This month’s post is again from Ken Pope’s listserv, where he kindly provides daily summaries of current articles in the field. He and others have provided a steady flow of studies showing quite remarkable outcomes from regular exercise. For those of us with family histories of medical conditions such as diabetes, a desire to be more nimble and happy in day-to-day life, and the aspiration to age well, there is really no ambiguity here. Regular exercise is an important part of the picture.
The article is as follows (excerpting and editing is by Ken Pope):
The Wall Street Journal includes an article: “Exercise Has a Cascade of Positive Effects, Study Finds” by Deborah Gage.
Here are some excerpts:
Exercise has been shown to protect against diabetes, stroke and several other diseases and to improve our moods.
But does it also make us more likely to engage in other activities? Do people who exercise tend to have better social lives or achieve more of their goals?
The answer appears to be yes, according to a study that has been accepted for publication in the journal Personality and Individual Differences. Exercise not only makes us feel more positive, the study found, but it also increases the likelihood that we’ll do more positive things.
That supports the use of exercise to help treat people with depression, anxiety and other illnesses. It also suggests exercise could help healthy people improve their everyday lives.
The results: On a given day, students who exercised also tended to participate in more social and achievement activities than on days when they didn’t exercise, the study found, and they engaged in activities that tended to matter to them more.
In addition, exercise on one day predicted positive social activity on the next day, but not achievement activity.
The researchers also found that positive social and achievement activities on one day didn’t predict exercise on the next day.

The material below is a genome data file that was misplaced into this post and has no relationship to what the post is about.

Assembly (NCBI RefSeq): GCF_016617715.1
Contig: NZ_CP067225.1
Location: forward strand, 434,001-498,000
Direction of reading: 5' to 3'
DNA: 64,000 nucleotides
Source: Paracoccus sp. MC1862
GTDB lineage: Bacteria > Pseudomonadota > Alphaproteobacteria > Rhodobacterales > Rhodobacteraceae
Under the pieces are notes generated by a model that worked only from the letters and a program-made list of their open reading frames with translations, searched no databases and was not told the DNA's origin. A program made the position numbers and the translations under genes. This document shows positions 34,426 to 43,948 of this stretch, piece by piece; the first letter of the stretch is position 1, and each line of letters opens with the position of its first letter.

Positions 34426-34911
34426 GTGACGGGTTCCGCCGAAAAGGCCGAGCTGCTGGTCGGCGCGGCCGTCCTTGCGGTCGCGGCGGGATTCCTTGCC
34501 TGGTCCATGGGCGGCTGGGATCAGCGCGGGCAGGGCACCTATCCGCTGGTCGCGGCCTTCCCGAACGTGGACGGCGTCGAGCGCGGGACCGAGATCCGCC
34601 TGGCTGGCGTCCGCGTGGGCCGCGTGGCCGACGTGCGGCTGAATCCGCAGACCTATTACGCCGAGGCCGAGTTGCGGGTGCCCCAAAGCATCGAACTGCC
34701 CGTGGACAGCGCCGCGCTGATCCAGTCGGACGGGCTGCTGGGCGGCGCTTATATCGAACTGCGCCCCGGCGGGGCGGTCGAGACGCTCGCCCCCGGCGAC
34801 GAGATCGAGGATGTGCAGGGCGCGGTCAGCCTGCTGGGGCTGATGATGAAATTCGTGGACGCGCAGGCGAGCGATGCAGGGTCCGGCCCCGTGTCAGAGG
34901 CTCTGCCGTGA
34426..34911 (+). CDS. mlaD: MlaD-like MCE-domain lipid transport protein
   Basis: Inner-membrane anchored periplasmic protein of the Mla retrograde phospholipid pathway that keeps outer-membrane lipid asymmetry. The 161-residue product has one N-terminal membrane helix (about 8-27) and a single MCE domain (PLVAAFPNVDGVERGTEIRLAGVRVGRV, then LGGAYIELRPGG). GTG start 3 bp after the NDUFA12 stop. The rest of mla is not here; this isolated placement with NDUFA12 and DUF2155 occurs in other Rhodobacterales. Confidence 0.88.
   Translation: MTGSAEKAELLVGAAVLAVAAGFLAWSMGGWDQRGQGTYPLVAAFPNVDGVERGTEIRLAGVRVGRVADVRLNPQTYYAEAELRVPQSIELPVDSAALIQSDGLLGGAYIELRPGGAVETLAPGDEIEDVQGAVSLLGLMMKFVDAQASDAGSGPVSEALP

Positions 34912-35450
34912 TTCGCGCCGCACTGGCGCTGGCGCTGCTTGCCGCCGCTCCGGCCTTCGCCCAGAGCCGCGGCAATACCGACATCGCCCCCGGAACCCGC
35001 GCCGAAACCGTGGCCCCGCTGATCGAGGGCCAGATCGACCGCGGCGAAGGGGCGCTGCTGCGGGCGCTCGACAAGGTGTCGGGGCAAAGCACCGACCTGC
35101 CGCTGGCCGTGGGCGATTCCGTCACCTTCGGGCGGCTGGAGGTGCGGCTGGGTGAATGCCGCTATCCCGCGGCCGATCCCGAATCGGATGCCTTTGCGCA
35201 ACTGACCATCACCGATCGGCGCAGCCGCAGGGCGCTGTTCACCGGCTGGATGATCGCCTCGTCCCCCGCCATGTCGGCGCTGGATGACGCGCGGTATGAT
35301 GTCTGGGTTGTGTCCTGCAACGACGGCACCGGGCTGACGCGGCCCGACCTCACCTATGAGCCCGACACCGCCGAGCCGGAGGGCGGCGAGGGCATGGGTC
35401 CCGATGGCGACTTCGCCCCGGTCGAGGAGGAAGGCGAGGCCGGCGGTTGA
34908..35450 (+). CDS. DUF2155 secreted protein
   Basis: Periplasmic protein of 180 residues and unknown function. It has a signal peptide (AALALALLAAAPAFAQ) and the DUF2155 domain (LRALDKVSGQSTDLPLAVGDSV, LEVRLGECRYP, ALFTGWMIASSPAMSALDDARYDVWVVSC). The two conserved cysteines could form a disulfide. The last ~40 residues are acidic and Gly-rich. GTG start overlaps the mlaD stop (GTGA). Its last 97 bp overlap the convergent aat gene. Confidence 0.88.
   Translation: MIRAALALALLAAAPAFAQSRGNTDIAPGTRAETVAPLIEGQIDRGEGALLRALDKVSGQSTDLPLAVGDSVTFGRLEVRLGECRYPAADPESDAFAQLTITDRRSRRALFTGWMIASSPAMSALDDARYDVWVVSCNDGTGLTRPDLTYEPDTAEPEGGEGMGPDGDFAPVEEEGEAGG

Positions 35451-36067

The results support an approach to treating depression called behavioral activation.
“When we become depressed or whatever it is we’re going through, we say to ourselves that we’ll get out when we feel better,” says Kevin Young, the study’s lead author, who is completing his doctorate in clinical psychology at George Mason University.
“Unfortunately, what we also see is that we do not feel better until we get out.”
Mr. Young, who will be a clinical psychologist, adds, “We try and help someone start sprinkling activities again into their lives. That will result in improvement in mood, and [positive] emotion will follow.”
Mr. Young says he’s now more inclined to have his patients use exercise to help them re-engage with activities they enjoy. Depression, he says, saps people’s energy and makes them fatigued.
“It’s torture,” he says. “Exercise is one method of intervention we have.”
The article is online at:
AWARD ADDRESS: “THE CODE NOT TAKEN: THE PATH FROM GUILD ETHICS TO TORTURE AND OUR CONTINUING CHOICES”—
Canadian Psychology/psychologie Canadienne article free online at:
POPE & VASQUEZ: ETHICS IN PSYCHOTHERAPY AND COUNSELING: A PRACTICAL GUIDE (5th EDITION)—John Wiley & Sons
Print—Kindle—Nook—eBook—Apple iBook—Google Book
“One of the few things I know…is this: spend it all, shoot it, play it, lose it, all, right away, every time. Do not hoard what seems good for [later]; give it all, give it now…. Something more will arise for later…. Anything you do not give freely and abundantly becomes lost to you. You open your safe and find ashes.”